After stamp duty land tax and possibly removal costs, the most expensive aspect of buying a home in Wimbledon is most often the legal fees.
Known as conveyancing, this is the 11-stage legal transfer of property from seller to buyer that is most commonly carried out by a solicitor, licensed conveyancer or legal executive.
However, with the average price of a property in Wimbledon Village now standing at over £1.5m, many purchasers wishing to save money on a move ask Robert Holmes & Co: Can I carry out the conveyancing myself?
The Legal Services Act 2007 makes it a criminal offence for an unqualified person to draw up or prepare a contract for sale, transfer, conveyance lease or mortgage relating to land for a fee.
The law also states that a solicitor should not deal with an unqualified person unless he or she has clear evidence that no offence under the Legal Services Act 2007 will be committed.
If you can prove that you are not charging yourself a fee – or paying an unqualified professional to do the conveyancing work on your behalf – the law does not prevent qualified solicitors dealing with DIY conveyancers.
If any property that you are selling or buying has a mortgage attached to it, however, going down the DIY conveyancing route is not advisable.
If a home-mover is using a mortgage to part-fund their new property purchase in Wimbledon, the mortgage lender will insist on legal representation.
In the vast majority of cases, the same solicitor acts for both the property buyer and the mortgage lender.
While purchasers are entitled to tell a mortgage provider that they do not want to be represented by a nominated solicitor, the home buyer would still have to pay the mortgage company’s legal fees, which will not be much – if any – less than the solicitor would charge to act for both parties.
Therefore, there’s no financial advantage to be gained by the purchaser carrying out their own conveyancing.
Vendors with a mortgage that will be paid off from the proceeds of the property for sale in Wimbledon are also unable to carry out their own conveyancing.
This is because they will not have the DS1 or END1 forms needed to remove the lender’s charge at HM Land Registry on completion because the lender will not issue the discharge document until after it has received the redemption funds.
In this situation, the purchaser’s solicitor has to rely on an undertaking from the seller’s legal representative to repay the mortgage and to provide the discharge documents in due course.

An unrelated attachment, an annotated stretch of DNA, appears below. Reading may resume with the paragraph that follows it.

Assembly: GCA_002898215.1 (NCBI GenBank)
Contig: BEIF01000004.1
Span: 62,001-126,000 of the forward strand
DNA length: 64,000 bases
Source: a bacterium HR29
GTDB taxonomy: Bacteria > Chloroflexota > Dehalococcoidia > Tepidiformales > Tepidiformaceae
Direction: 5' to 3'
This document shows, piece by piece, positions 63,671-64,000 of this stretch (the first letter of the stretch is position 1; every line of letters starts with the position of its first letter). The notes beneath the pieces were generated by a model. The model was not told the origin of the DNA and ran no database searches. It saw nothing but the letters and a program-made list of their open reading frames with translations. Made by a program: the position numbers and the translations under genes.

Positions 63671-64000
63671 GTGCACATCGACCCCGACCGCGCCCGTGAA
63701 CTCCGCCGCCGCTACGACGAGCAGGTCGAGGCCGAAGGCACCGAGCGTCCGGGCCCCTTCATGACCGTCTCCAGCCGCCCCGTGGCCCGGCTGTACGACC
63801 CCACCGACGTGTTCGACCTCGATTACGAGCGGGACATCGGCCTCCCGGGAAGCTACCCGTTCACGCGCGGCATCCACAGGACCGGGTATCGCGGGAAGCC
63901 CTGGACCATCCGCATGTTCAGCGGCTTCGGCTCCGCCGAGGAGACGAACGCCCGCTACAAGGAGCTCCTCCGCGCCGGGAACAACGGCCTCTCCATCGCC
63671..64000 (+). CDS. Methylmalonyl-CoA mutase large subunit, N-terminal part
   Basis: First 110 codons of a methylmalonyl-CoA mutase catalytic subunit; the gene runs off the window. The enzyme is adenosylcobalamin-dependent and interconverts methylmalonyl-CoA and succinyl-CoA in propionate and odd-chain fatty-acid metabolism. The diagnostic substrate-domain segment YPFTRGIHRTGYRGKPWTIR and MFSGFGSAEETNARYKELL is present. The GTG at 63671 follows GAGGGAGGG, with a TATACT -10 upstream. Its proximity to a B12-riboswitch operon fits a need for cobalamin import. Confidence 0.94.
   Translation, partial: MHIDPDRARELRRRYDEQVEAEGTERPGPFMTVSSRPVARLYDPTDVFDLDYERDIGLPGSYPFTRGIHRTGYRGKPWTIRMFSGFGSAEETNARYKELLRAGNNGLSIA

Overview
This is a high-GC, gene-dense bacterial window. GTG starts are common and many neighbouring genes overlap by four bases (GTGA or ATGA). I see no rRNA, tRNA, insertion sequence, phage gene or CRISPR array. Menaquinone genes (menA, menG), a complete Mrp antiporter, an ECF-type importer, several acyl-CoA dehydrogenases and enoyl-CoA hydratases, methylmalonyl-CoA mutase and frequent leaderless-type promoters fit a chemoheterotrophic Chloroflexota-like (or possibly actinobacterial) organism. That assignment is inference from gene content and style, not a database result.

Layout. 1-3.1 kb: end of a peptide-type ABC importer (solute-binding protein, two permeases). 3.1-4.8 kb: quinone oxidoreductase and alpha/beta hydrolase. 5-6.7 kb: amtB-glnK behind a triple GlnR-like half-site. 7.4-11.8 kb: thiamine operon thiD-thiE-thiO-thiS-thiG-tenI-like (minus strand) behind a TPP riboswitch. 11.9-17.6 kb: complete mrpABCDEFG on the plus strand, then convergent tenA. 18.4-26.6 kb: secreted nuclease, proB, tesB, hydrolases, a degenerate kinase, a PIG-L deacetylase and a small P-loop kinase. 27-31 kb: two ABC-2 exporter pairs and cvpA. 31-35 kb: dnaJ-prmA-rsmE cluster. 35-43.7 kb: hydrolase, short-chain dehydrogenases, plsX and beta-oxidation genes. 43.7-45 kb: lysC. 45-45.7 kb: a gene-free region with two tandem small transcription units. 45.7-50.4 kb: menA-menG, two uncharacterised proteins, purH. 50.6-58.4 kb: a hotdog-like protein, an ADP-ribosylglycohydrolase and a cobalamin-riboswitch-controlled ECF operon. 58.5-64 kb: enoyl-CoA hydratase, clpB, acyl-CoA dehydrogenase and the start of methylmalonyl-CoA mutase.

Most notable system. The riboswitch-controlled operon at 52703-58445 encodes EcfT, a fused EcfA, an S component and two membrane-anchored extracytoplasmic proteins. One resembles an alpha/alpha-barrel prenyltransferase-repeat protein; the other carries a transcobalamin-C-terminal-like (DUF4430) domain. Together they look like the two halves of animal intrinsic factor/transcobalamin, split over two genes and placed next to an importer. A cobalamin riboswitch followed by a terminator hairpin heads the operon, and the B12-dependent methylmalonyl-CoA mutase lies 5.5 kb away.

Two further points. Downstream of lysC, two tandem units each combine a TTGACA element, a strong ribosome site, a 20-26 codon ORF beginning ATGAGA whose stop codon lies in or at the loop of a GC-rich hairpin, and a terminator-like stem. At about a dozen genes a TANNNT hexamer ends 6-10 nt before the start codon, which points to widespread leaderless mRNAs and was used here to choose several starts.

There are two reasons why an unqualified individuals carrying out their own conveyancing cannot be relied on to give this undertaking…
1. A solicitor risks being struck off for failing to carry out the undertaking.
2. All solicitors are obliged by law to carry professional indemnity insurance. If for any reason your solicitor made a mistake that led to a client or third party suffering loss then the insurance policy would repay that loss.
Therefore, if a seller’s solicitor is unable to produce the discharge documents when they are required their insurance will cover the claim that the buyer would make.
When it comes to redeeming mortgages after the sale of a property, DIY conveyancers have two options…
- Ask the purchaser’s conveyancer to redeem the mortgage directly. The danger with this option is the purchaser’s legal team is entitled to refuse this request.
- Alternatively, it is possible to instruct a conveyancer to just deal with the redemption.
In either case, a fee will be charged and the eventual saving may not be worth the hassle and the risk.
While DIY conveyancing is highly unlikely to save vendors or purchasers a significant amount of money if any of the properties involved in the transaction has a mortgage attached to it, there is better news for buyers and sellers in Wimbledon.
The rise in property values over the past decade will more than cover any seller’s conveyancing costs, while the recent reduction in the Bank of England’s base rate means buyers taking out a new home loan on a flat or house in Wimbledon Village, Coombe Hill, Kingston Hill or Mayfair – where Robert Holmes & Co has recently opened a new office in Davies Street – are likely to save more than their legal fees.
To discover how much your home in and around Wimbledon Village or Mayfair could be worth or for help finding your prefect property, contact Robert Holmes & Co today.